I was watching "Great British Menu" the other night and Rich Bainbridge (a Norwich-based chef) wanted to make a Victoria sponge cocktail to go with his dessert course. For this, he created a bespoke vanilla gin. The next thing we know, we're in Will and Lucy Lowe's house in Cambridge where they distill their own gin. (Side note: when people ask about the benefits of working from home, this is the sort of thing I have in mind.) Their Cambridge Distillery works with restaurants such as Alimentum and Morston Hall, businesses, and (if you're very lucky) individuals to create tailored gins. On a busy week, Will says, they can produce up to 60 bottles of gin. They are award-winning, world renowned distillers and I had no idea that this was happening a few miles from my house.
Lucy and Will are in the process of opening the Cambridge Gin Laboratory in central Cambridge, offering gin lovers a lesson in gin history, a behind the scenes look at how it is produced, and the opportunity to blend their own gin. There will be various experiences available, which you will be able to view and book on their site.
One of the gins they produce is a seasonal gin that changes annually depending on what's been growing in their garden or available to forage that particular year. It is, without wanting to sound horribly cliche, Cambridge in bottle. Each vintage's report is a story about what was happening in Cambridge that season. We had the pleasure of tasting three drinks yesterday evening at the Gin Lab: a Cambridge Dry gin and tonic, a Japanese Gin martini, and a summery Basil Smash. You're probably supposed delicately sip and savour it, but I took great mouthfuls and said things like "OHMYGOD THIS IS SO GOOD."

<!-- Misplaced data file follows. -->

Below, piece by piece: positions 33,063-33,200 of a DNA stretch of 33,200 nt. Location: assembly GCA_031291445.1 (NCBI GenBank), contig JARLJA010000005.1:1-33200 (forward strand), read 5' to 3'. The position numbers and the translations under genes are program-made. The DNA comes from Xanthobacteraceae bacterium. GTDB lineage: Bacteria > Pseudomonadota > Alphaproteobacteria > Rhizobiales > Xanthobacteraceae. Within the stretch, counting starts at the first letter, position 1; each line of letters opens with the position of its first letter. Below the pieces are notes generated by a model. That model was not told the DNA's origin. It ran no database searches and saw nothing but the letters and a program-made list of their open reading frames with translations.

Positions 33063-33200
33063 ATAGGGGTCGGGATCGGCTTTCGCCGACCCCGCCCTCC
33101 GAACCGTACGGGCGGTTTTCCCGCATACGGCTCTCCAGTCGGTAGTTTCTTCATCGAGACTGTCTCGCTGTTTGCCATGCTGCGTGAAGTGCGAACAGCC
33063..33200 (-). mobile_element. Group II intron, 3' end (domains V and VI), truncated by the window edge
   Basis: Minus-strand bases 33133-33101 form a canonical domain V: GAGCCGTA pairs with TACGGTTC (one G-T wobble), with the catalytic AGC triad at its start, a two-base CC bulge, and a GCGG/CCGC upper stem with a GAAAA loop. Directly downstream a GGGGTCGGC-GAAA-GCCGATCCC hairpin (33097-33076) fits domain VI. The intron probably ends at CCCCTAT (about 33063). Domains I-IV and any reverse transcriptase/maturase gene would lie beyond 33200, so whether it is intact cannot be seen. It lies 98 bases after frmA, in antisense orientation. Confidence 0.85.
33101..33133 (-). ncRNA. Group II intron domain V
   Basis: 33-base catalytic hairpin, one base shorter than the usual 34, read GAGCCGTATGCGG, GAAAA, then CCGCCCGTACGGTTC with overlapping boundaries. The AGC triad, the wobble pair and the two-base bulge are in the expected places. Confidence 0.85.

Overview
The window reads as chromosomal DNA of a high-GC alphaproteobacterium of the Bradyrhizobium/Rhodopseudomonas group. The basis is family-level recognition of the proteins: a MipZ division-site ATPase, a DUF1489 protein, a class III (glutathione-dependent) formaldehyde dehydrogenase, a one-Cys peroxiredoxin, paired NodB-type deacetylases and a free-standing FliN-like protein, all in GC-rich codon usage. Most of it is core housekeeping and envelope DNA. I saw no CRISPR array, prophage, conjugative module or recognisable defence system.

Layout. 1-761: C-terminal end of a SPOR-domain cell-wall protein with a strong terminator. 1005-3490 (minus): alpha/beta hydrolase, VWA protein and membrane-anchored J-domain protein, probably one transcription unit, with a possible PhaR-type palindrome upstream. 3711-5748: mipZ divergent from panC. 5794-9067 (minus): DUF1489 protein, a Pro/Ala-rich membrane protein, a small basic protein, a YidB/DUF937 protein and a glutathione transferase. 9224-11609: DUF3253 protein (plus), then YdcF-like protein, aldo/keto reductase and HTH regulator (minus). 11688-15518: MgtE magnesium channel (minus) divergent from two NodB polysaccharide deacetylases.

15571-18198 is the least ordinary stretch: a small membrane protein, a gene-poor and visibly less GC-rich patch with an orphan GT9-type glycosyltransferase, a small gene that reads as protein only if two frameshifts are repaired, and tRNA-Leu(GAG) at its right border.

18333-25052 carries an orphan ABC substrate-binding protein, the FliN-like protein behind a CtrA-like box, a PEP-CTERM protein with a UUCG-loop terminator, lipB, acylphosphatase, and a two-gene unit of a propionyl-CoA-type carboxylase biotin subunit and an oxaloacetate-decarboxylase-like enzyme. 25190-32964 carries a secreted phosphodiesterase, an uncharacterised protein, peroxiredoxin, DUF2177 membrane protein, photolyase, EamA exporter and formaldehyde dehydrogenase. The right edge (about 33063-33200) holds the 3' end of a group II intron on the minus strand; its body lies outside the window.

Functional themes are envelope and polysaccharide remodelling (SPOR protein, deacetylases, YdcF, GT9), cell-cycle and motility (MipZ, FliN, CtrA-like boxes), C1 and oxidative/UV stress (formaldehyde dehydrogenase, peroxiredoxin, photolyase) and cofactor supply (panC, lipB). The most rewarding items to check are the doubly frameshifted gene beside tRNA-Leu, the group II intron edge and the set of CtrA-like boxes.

How do Labradors fit into all of this? I have an unapologetic, extremely biased love for Labs and Lucy and Will have a very lovely one called Darcy. She graces the labels and if you visit the distillery, you'll get to meet this gorgeous lady yourself. Darcy is key to Lucy and Will's foraging, as they find botanicals to use in their gin during their walks. Also, it's rather lovely to sip a remarkable gin and tonic while giving her ears a little scratch.
Gin seems to have evolved from your grandmother's tipple to a spirit we are starting to care much more about. My heart sinks a little when I walk into a pub and all they have is Gordon's and tonic out of a nozzle. It's not snobbery, it's the knowledge that there is something so much better out there. To know that there is exceptional gin being produced right here in Cambridge is cause for celebration indeed.
The Cambridge Gin Laboratory aims to open at the end of October. We were invited to visit before the opening, and other than the really amazing G&T, the only compensation I received for my visit was the extreme joy in having gin on a school night. This is not a sponsored post because I don't do that sort of nonsense.
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